A little leaflet has come our way, published in November 1916; it folds up to about the size of a playing-card. It would have been useful indeed for recognising the ribbons which take the place of medals in undress (i.e. when not wearing uniform).
We like the understatement: ‘Contrary to the British practice, French, Belgian and Russian soldiers may be seen in the streets of London displaying the medals themselves’.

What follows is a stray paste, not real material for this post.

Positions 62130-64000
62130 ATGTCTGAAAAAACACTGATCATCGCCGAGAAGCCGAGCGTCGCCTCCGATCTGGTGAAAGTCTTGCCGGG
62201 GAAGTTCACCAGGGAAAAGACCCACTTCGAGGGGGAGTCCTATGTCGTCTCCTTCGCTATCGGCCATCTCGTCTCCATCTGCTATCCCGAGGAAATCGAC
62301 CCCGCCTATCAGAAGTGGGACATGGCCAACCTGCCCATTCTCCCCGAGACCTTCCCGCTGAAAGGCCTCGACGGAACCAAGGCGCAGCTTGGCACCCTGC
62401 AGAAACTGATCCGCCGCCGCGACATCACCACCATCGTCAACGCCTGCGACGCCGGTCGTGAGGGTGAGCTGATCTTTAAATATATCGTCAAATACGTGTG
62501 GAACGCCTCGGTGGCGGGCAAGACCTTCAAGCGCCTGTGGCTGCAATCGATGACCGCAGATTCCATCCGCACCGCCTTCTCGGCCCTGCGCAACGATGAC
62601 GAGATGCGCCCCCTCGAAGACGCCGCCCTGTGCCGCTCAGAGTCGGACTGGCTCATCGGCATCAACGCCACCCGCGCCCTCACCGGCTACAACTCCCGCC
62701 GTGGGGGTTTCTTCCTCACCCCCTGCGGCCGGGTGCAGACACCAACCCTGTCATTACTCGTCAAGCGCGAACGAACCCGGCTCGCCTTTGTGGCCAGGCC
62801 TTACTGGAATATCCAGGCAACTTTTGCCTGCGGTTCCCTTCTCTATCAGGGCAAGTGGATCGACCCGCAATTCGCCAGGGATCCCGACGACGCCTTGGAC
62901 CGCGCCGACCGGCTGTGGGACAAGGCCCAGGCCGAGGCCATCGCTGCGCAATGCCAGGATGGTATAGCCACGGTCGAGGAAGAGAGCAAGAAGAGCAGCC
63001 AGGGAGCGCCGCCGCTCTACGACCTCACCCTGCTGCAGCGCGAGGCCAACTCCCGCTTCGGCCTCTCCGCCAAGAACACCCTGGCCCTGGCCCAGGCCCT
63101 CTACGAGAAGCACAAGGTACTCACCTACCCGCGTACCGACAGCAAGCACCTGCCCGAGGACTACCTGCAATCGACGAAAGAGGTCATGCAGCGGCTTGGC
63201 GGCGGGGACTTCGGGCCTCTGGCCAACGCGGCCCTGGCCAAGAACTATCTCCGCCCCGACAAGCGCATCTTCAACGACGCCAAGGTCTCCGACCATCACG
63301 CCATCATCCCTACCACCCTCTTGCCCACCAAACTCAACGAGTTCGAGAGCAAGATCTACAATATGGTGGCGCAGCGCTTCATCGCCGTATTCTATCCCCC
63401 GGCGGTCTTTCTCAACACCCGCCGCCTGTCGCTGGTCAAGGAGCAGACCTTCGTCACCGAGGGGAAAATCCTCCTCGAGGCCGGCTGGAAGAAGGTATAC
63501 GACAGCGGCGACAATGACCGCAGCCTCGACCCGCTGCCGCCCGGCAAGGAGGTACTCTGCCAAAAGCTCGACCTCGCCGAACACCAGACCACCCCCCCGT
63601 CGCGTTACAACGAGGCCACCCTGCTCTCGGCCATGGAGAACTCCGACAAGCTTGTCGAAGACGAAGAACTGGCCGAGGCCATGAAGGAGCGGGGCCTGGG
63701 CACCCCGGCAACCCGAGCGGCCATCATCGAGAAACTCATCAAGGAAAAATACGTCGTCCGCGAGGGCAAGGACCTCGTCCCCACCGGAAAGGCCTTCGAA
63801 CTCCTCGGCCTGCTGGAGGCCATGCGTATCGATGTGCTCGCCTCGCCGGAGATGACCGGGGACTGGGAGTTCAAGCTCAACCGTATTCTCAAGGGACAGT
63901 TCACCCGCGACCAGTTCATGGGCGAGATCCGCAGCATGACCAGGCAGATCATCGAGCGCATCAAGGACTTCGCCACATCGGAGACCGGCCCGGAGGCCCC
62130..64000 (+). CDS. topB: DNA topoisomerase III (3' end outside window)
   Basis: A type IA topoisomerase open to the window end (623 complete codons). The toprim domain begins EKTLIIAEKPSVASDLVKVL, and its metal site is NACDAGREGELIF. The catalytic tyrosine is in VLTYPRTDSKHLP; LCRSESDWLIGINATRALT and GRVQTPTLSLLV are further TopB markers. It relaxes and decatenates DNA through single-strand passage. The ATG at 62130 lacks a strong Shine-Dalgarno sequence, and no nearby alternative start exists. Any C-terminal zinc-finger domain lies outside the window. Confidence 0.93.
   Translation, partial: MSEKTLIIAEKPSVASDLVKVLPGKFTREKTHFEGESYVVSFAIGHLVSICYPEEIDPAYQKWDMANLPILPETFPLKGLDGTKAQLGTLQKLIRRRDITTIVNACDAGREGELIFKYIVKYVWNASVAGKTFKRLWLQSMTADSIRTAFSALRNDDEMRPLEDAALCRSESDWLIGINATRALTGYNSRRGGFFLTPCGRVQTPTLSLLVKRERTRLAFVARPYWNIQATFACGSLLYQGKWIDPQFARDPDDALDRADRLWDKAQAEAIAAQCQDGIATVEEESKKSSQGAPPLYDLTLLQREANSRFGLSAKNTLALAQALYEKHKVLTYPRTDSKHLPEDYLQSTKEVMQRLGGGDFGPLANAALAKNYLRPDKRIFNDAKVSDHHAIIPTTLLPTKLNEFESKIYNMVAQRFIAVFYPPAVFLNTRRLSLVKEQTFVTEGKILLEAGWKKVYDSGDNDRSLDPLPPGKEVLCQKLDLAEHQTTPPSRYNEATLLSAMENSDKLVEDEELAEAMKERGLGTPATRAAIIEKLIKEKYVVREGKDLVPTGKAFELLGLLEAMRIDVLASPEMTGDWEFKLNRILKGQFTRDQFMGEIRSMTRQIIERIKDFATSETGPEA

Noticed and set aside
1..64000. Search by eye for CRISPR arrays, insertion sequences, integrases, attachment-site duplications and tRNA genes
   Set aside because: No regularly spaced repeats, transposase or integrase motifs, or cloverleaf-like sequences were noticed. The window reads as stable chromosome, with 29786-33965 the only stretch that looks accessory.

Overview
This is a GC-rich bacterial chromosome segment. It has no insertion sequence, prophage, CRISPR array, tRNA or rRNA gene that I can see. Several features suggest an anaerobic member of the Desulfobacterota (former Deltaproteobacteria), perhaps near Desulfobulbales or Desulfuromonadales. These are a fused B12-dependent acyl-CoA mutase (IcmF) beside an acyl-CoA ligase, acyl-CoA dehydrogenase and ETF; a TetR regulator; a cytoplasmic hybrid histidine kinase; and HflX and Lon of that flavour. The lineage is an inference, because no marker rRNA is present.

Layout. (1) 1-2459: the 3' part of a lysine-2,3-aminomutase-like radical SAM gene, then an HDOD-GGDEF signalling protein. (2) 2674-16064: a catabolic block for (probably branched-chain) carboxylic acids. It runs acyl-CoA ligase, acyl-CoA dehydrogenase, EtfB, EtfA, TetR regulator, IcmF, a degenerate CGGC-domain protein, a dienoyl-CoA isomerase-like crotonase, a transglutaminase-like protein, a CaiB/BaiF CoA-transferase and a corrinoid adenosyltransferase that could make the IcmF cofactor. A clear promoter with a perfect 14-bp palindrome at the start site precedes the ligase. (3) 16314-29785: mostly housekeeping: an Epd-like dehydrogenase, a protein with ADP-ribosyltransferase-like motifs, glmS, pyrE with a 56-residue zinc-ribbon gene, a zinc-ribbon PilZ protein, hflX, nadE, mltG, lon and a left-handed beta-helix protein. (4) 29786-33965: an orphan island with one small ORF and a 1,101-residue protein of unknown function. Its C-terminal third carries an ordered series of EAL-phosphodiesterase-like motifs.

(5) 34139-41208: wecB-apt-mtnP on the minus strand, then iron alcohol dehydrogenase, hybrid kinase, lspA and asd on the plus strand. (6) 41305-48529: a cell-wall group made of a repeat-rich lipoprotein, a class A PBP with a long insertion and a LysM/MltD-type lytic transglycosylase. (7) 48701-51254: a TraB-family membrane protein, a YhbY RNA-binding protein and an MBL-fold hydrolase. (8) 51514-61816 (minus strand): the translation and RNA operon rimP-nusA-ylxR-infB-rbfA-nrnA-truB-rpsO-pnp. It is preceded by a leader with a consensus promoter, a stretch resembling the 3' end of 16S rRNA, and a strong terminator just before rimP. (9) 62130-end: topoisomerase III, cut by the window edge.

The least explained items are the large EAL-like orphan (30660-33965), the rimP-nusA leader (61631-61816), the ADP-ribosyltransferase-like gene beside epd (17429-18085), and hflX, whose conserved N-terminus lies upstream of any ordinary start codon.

And, in passing, an early use of the term ‘PT’ in Rifleman Fred Walker’s diary from November 1918; at this point he was convalescing from the effects of a gas attack. As regards the dancing, this was tweeted by Dr Emma Hanna:
Folk dancing was used in convalescents notably by YMCA-sponsored instructor Daisy Daking. Dispatched to France in 1917 from Cecil Sharp’s group. Daking created a team of 30 folk dance instructors working with BEF in France and Flanders by end of 1918.